the main points

  • Pet insurance claims are protected by a state warranty association.
  • These claims must be filed before the pet insurance company becomes insolvent.
  • Your state foster care association will insure pet insurance claims up to a maximum, usually $300,000.

The insurance industry, like banks, is highly regulated. When major insurance companies run into financial difficulties, the US government usually swoops in to bail them out. But what happens when small insurance companies falter—like some pet insurance companies? Who steps in to ensure policyholders get paid for their claims?

What happens if a pet insurance company fails?

Pet insurance companies are protected by state guarantee associations. If the insurance company becomes insolvent, these associations will pay claimants a certain amount—usually $300,000 each—for claims made before the insurance company failed.

All 50 states, plus the District of Columbia and Puerto Rico, have surety associations. Wherever a pet insurance company is headquartered, you must become a member of that state’s warranty.

Bankruptcies are rare. But when that happens, the state guarantor union usually does several things:

  • Putting the company in receivership. The guarantee union will try to prevent the company from going bankrupt. If that fails, the warranty will move to the next 3 steps.
  • Transfer of documents to another insurance company. Much like FDIC auctions of failed bank deposits, a state guarantee will look to other insurance companies to pick up policies.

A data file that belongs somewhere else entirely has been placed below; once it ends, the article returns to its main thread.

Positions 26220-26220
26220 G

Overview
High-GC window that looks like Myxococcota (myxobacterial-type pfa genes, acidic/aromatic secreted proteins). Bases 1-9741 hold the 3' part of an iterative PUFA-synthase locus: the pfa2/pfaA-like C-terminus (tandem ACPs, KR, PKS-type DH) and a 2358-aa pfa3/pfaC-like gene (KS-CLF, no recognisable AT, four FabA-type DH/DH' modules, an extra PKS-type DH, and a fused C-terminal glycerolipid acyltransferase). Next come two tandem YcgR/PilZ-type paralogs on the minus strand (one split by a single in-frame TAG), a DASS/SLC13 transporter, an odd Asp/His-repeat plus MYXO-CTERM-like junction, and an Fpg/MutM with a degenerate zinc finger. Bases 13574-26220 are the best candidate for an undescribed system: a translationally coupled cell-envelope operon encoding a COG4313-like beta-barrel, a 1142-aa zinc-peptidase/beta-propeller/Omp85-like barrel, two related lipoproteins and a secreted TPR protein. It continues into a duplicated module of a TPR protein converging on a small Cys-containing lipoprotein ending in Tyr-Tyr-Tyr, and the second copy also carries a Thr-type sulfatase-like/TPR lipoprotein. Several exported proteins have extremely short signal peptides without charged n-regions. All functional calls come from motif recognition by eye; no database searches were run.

• Sale of insurance company assets. This money will be used to pay off the claims that were made before the company became insolvent.
  • Diving into the state’s guarantor funds. State guarantee associations are non-profit organizations and are funded by the insurance companies themselves. If the insurance company’s assets cannot pay the claims, the state guarantee will dip into its funds to pay a certain amount to the policyholders.

Will You Get Full Compensation for Your Pet Insurance Claims?

Unless you’re performing heart surgery on a humpback whale, then yes, you’ll likely get paid the full amount your policy allows.

Most state warranties will award a maximum of $300,000 for property and injury claims, which pet insurance, such as auto and home insurance, falls under. That’s enough to cover the unexpected average vet bill for both dog ($1,270 to $2,803) and cat ($961 and $2,487).

However, you will not get the full return unless you submit your claim before The insurance company became insolvent. If you file a claim after the company fails, the bail bond in your state cannot promise to pay your claim.

How to avoid risky insurance companies

Before choosing a pet insurance company, take a look at its credit rating to assess its financial strength. These ratings range from A to C or D, and you can usually find them on the company’s website. Alternatively, you can search for a company profile on the websites of the following five major credit rating agencies:

A rating of A or higher (A++, AAA, Aaa) indicates that the credit agency has confidence in the insurance company’s ability to pay policyholders and meet its financial obligations. However, C or D ratings mean that the rating agency lacks confidence in the insurance company’s financial obligations.

Even if a company is in good financial standing, it can be downgraded to a lower rating over time. It is good practice, then, to check the financial condition of your pet insurance company the day before you renew your policy. If the company is still financially strong, you can continue with your policy. Otherwise, you may want to choose a better pet insurance company if your current insurance company’s finances are running low.

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